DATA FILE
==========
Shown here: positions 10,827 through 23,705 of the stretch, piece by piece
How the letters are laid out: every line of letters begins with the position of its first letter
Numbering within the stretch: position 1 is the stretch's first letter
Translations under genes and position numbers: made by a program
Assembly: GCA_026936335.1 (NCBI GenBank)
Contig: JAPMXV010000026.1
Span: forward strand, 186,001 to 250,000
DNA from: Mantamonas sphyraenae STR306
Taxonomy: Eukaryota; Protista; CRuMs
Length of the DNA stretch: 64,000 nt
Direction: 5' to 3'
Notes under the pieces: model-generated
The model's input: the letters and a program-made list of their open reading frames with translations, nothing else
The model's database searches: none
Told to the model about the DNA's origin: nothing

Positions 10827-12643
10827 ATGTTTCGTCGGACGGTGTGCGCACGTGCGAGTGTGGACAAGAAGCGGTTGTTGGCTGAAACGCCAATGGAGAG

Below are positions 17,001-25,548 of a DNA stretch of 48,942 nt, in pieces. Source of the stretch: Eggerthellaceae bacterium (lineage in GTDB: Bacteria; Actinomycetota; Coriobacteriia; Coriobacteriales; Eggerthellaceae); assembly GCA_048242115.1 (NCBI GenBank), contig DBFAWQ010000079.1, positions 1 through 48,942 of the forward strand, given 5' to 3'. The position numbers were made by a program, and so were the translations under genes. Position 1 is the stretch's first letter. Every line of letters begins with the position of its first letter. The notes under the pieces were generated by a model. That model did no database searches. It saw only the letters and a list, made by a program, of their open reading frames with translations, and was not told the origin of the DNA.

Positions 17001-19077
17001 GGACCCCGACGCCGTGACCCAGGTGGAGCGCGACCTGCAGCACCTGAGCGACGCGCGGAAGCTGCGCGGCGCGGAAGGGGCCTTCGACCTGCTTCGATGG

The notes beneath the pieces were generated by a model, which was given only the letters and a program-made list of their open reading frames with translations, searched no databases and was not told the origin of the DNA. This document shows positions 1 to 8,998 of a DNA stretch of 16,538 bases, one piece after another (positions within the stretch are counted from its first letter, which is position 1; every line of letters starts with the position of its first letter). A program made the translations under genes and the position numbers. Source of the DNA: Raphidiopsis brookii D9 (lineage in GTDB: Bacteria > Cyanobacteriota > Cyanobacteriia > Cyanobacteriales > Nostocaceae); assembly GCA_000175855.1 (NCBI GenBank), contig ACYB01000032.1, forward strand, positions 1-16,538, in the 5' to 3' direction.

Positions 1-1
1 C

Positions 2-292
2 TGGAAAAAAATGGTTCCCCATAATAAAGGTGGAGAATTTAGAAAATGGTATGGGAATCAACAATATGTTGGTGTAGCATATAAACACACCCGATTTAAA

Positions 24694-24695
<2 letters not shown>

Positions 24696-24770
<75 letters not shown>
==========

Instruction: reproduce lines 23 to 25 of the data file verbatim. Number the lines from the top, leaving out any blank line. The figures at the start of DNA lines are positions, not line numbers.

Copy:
1 C

Positions 2-292
2 TGGAAAAAAATGGTTCCCCATAATAAAGGTGGAGAATTTAGAAAATGGTATGGGAATCAACAATATGTTGGTGTAGCATATAAACACACCCGATTTAAA